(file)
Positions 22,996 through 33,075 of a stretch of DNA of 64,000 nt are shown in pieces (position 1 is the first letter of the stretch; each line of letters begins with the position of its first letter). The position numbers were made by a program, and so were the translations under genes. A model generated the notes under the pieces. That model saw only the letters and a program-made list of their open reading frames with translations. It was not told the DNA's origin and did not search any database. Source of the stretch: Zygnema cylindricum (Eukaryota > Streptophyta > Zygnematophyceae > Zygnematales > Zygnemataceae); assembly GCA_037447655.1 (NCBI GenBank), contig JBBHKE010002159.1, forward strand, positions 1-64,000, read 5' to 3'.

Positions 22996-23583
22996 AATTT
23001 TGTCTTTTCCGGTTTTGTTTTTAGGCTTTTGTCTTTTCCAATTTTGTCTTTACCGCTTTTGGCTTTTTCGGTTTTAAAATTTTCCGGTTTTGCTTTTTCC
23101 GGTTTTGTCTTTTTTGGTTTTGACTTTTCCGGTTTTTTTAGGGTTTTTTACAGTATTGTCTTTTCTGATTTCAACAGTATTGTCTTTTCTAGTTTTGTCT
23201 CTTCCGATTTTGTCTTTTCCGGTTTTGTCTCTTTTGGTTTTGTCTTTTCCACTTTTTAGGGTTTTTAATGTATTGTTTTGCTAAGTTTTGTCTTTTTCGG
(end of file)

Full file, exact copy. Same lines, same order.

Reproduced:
Positions 22,996 through 33,075 of a stretch of DNA of 64,000 nt are shown in pieces (position 1 is the first letter of the stretch; each line of letters begins with the position of its first letter). The position numbers were made by a program, and so were the translations under genes. A model generated the notes under the pieces. That model saw only the letters and a program-made list of their open reading frames with translations. It was not told the DNA's origin and did not search any database. Source of the stretch: Zygnema cylindricum (Eukaryota > Streptophyta > Zygnematophyceae > Zygnematales > Zygnemataceae); assembly GCA_037447655.1 (NCBI GenBank), contig JBBHKE010002159.1, forward strand, positions 1-64,000, read 5' to 3'.

Positions 22996-23583
22996 AATTT
23001 TGTCTTTTCCGGTTTTGTTTTTAGGCTTTTGTCTTTTCCAATTTTGTCTTTACCGCTTTTGGCTTTTTCGGTTTTAAAATTTTCCGGTTTTGCTTTTTCC
23101 GGTTTTGTCTTTTTTGGTTTTGACTTTTCCGGTTTTTTTAGGGTTTTTTACAGTATTGTCTTTTCTGATTTCAACAGTATTGTCTTTTCTAGTTTTGTCT
23201 CTTCCGATTTTGTCTTTTCCGGTTTTGTCTCTTTTGGTTTTGTCTTTTCCACTTTTTAGGGTTTTTAATGTATTGTTTTGCTAAGTTTTGTCTTTTTCGG